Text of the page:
[Beowulf] How Can Microsoft's HPC Server Succeed?
csamuel at vpac.org
Sat Apr 5 18:46:03 PDT 2008
----- "Jim Lux" <james.p.lux at jpl.nasa.gov> wrote:
> Quoting Chris Samuel <csamuel at vpac.org>, on Fri 04 Apr 2008 12:47:09 AM PDT:
> > Seriously though, my concern is about the impact of the
> > essential anti-virus, anti-malware and anti-spyware
> > software on each node of the system be ?
> Why would you need such a thing? Are you reading email and browsing
> the web from you cluster nodes? Do you have users downloading the
> latest e-birthday card or nifty *free* game on the nodes. I think
> not. They're sitting behind a head node or similar.
Maybe, or maybe they're submitting their compiled executable from
a Windows GUI on their desktop, which just happens to be the same
machine that they use for reading email, Internet Exploder, et. al.
> I wouldn't put AV software of any kind on the nodes. heck, if you
> have a problem, you'd just wipe and reinstall from known good media.
True, but without A/V software you'd need to rely on other methods
to detect that you had a problem (node dies, your IDS system picks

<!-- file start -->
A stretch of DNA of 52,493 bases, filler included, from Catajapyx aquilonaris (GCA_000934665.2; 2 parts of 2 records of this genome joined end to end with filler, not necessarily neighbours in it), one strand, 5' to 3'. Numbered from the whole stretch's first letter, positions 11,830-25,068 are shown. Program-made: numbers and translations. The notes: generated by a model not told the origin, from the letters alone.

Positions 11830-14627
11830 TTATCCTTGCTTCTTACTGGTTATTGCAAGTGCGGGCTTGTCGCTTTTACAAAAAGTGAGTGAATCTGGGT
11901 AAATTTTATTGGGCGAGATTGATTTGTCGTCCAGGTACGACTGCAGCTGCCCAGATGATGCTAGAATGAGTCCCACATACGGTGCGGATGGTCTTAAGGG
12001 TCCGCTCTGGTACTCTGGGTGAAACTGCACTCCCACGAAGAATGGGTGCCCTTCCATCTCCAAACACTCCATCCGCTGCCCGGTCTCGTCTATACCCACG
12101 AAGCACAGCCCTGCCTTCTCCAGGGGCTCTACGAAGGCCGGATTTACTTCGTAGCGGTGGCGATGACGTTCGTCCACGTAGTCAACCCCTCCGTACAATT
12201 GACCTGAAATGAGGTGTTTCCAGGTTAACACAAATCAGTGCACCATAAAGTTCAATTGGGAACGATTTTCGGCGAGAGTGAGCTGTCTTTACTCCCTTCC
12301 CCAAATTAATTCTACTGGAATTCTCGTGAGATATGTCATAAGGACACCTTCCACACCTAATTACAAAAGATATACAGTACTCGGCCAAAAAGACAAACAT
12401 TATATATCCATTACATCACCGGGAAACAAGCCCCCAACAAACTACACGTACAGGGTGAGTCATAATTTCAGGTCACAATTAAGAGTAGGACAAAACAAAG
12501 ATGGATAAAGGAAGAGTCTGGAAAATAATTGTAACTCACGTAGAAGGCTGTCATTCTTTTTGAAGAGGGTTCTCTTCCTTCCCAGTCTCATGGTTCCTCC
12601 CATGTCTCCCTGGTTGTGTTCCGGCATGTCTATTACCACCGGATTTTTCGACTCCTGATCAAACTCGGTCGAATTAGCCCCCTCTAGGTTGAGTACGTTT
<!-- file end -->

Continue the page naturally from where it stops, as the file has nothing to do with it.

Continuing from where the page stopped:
up outbound SMTP, IRC, etc, connections, etc).
> > Who could seriously consider running *any* Windows box these
> > days without them ?
> If you're running quasi-real time software (e.g. Labview) doing
> instrument controls?
Hmm, I suppose so, but to be honest it'd scare the daylights out of me. :-)
> It's perfectly reasonable to run Windows machines without virus
> checkers, etc., if you have a fairly decent software configuration
> management process in place.
Academic researchers do seem to have this ability to
accidentally get around these sorts of things, unless
you've removed the floppy, CD/CD and plugged the USB
ports with glue.. :-)
> > Not least on a system that is designed to have random people
> > login in and run their applications on.
> Relatively few clusters fit in that category.
Maybe, but most of the ones that I deal with do..
Christopher Samuel - (03) 9925 4751 - Systems Manager
The Victorian Partnership for Advanced Computing
P.O. Box 201, Carlton South, VIC 3053, Australia
VPAC is a not-for-profit Registered Research Agency
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